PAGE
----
Kant’s Confrontation with Plato and the Greek World in the Inaugural Dissertation

Autores

  • Gualtiero Lorini Catholic University of the Sacred Heart

DOI:

https://doi.org/10.36311/2318-0501/2020.v8n2.p107

Palavras-chave:

Greek Tradition, Platonism, Sensible and Intelligible World, Idea-Ideal, Phenomena-Noumena

Resumo

The discussion concerning Kant’s knowledge of the Greek world has long been a subject of debate. Our contribution is intended to show that in the Dissertation of 1770 Kant is measured against some currents of Greek thought, and above all with Plato, on topics which will become very important in the articulated development of criticism in the 1770s. One aspect of our analysis deals with the texts that could have filtered Kant’s knowledge of ancient Greek tradition. We will then pore over some crucial features of the Dissertation, such as the distinction between sensible and intelligible knowledge and the ambiguous nature of the intellectualia, in order to assess how Kant’s understanding of certain issues of Greek classicism may have contributed to the outline of some still problematic theses in the text of 1770.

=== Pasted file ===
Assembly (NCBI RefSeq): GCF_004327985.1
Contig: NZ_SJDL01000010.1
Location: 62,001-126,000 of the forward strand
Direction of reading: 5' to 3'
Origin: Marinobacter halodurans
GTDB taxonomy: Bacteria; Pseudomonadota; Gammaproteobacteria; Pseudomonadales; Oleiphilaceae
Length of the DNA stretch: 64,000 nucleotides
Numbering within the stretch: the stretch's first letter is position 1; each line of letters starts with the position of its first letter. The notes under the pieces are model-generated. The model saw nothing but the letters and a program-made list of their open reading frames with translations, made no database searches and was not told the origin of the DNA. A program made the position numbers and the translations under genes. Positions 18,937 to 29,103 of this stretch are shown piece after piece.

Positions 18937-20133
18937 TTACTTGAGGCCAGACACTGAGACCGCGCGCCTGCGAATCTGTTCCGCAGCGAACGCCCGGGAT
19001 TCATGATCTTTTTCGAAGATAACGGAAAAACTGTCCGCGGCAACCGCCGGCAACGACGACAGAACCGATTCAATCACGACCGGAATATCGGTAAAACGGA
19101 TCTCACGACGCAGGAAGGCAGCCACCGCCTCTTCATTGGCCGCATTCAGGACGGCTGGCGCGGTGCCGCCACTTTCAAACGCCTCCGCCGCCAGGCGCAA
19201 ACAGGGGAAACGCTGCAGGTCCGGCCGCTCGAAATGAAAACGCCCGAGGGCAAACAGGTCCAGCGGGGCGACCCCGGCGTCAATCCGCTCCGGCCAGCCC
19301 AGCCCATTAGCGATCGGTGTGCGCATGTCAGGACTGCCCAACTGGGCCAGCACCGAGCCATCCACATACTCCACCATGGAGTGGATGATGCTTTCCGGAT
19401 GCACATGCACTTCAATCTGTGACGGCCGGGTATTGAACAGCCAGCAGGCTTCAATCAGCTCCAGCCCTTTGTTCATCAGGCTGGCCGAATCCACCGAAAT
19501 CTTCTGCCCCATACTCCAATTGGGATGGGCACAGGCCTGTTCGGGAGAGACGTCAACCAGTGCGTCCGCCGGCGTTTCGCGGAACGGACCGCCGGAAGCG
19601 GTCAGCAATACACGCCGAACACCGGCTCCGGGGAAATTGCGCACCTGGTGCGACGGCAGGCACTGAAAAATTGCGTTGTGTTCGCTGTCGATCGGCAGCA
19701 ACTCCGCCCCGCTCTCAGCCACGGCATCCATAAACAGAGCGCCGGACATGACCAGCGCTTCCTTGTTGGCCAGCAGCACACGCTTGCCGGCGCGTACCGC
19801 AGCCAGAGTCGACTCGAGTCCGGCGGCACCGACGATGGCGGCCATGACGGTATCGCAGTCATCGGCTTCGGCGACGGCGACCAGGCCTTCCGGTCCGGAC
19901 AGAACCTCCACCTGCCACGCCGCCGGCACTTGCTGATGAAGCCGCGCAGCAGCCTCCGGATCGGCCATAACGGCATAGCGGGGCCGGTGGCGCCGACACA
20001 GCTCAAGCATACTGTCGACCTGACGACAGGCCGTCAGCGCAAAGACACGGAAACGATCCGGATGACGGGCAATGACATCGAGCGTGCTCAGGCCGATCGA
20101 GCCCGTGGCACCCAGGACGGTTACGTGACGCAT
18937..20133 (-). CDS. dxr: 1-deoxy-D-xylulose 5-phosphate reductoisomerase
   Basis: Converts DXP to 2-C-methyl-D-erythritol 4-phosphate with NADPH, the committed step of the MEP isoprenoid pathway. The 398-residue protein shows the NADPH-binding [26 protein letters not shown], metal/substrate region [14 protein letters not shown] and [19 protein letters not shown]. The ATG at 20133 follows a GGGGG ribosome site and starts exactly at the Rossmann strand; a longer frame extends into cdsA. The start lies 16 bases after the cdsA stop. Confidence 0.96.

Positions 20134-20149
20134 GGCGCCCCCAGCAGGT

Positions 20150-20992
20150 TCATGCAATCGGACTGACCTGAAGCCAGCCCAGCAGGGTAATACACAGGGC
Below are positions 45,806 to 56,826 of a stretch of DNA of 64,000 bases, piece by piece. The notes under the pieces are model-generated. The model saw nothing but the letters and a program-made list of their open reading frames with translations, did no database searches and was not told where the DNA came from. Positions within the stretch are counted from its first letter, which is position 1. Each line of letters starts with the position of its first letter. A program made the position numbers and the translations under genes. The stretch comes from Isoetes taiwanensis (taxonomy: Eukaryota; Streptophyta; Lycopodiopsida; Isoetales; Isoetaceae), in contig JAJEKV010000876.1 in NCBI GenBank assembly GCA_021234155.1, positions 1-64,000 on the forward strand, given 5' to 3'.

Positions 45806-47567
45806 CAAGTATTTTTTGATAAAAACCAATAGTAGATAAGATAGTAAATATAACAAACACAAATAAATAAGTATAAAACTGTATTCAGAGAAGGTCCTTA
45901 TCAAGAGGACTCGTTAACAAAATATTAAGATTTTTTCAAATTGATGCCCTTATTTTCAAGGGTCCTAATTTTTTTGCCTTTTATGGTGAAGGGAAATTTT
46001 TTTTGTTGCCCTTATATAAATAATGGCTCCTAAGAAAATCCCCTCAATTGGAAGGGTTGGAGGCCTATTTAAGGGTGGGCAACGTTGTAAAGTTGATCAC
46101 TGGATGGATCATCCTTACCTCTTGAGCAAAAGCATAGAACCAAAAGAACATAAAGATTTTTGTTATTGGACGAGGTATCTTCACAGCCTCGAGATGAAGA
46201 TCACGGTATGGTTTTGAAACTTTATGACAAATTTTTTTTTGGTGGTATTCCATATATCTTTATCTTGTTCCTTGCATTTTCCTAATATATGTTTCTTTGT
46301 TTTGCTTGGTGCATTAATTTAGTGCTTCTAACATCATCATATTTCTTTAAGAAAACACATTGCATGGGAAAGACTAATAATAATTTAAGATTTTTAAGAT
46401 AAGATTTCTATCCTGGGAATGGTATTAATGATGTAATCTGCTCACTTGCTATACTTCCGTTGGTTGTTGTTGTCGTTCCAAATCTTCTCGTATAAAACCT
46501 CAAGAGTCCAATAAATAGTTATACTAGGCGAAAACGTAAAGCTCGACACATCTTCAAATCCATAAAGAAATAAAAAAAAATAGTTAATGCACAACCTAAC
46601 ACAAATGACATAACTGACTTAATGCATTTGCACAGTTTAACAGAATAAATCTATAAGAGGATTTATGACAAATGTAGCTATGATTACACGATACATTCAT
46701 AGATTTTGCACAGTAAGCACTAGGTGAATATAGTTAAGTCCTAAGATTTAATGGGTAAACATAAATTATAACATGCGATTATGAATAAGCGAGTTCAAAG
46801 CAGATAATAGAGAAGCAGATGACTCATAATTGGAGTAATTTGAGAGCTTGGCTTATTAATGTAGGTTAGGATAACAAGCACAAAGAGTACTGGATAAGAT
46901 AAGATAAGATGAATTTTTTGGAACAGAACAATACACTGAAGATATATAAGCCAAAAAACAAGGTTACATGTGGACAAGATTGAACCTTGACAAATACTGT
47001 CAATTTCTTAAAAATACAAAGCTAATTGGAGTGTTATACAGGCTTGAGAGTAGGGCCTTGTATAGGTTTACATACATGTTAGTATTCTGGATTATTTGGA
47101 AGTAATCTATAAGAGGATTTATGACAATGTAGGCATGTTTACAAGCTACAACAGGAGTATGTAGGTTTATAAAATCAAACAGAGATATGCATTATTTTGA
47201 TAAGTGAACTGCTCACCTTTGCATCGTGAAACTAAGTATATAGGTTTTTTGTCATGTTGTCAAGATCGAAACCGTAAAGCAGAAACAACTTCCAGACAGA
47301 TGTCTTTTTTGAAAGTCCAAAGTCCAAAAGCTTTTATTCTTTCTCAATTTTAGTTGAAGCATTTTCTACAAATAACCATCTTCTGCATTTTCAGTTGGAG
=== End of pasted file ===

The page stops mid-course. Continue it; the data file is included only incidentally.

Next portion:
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Publicado

2021-01-28

Edição

Seção

Monográfica / Monographic